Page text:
Secondary Teacher Preparation in Science:
Delaware

Delivering Well Prepared Teachers Policy

Goal

The state should ensure that science teachers know all the subject matter they are licensed to teach.

Meets in part
Suggested Citation:
National Council on Teacher Quality. (2011). Secondary Teacher Preparation in Science: Delaware results. State Teacher Policy Database. [Data set].
Retrieved from: https://www.nctq.org/yearbook/state/DE-Secondary-Teacher-Preparation-in-Science-6

Analysis of Delaware's policies

Delaware issues a secondary certificate for integrated science. Candidates must earn a major or its equivalent in any science discipline or related field. They must also pass the Praxis II "General Science" test. Teachers with this license are not limited to teaching general science but rather can teach any of the topical areas.

The state also offers a secondary certificate for physical science, which requires a major in physics, chemistry, astronomy, space science, engineering or a related field. These candidates must pass the Praxis II "Physical Science" test.

Middle school science teachers in Delaware are required to have a middle-level science teacher certificate. Commendably, candidates must pass the Praxis II "Middle School Science" test.

Citation

Recommendations for Delaware

Require secondary science teachers to pass tests of content knowledge for each science discipline they intend to teach.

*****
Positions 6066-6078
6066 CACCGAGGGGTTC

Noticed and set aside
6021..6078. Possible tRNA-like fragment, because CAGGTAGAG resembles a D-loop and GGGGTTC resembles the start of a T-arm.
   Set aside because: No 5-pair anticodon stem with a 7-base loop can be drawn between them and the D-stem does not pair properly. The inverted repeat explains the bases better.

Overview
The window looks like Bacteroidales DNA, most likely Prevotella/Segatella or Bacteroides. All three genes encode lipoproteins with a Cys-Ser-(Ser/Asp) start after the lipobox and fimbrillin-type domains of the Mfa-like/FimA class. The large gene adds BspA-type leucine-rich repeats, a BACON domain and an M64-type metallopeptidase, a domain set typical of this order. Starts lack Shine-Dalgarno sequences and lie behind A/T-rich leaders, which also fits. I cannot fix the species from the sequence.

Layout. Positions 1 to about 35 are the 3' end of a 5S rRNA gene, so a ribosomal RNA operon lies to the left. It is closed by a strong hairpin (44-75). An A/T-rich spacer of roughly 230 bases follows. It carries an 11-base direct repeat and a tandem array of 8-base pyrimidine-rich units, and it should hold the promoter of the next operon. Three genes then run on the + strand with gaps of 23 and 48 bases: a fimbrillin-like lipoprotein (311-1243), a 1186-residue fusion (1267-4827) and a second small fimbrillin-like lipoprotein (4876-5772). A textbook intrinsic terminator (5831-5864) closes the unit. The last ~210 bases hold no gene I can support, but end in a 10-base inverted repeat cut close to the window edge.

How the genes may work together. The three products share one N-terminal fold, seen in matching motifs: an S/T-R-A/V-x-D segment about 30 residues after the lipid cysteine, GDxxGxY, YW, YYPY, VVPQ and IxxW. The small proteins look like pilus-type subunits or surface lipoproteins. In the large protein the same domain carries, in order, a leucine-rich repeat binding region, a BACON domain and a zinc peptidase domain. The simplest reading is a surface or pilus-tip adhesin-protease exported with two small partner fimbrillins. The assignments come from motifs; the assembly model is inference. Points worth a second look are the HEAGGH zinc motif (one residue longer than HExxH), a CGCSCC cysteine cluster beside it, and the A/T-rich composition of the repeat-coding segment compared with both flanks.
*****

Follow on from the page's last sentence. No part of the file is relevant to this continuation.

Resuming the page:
States that allow general science certifications or combination licenses across multiple science disciplines—and only require a general knowledge science exam—are not ensuring that these secondary teachers possess adequate subject-specific content knowledge. Delaware's required assessments combine subject areas (e.g., chemistry and physics) and do not report separate scores for each subject area. Therefore, candidates could answer many—perhaps all—chemistry questions, for example, incorrectly, yet still be licensed to teach chemistry to high school students.

State response to our analysis

Delaware asserted that the statement that teachers with general science licenses are not limited to teaching general science has only recently been made state policy. It is currently under review by the Professional Standards Board. 

Research rationale

For an examination of how science teacher preparation positively impacts student achievement, see Goldhaber, D., & Brewer, D. (2000). Does teacher certification matter? High school certification status and student achievement, Educational Evaluation and Policy Analysis, 22, 129-145; Monk, D. (1994). Subject area preparation of secondary mathematics and science teachers and student achievement, Economics of Education Review, 12(2):125-145; Rothman, A., (1969). Teacher characteristics and student learning. Journal of Research in Science Teaching, 6(4), 340-348.  

See also, NCTQ "The All-Purpose Science Teacher: An Analysis of Loopholes in State Requirements for High School Science Teachers."(2010). 

In addition, research studies have demonstrated the positive impact of teacher content knowledge on student achievement.  For example, see D. Goldhaber, "Everyone's Doing It, But What Does Teacher Testing Tell Us About Teacher Effectiveness?" Journal of Human Resources, vol. XLII no.4 (2007).  See also Harris, D., and Sass, T., "Teacher Training, Teacher Quality and Student Achievement". Teacher Quality Research (2007). Evidence can also be found in White, Presely, DeAngelis "Leveling up: Narrowing the teacher academic capital gap in Illinois," Illinois Education Research Council (2008); D. Goldhaber and D. Brewer, "Why Don't Schools and Teachers Seem to Matter? Assessing the impact of Unobservables on Educational Productivity." Journal of Human Resources (1998).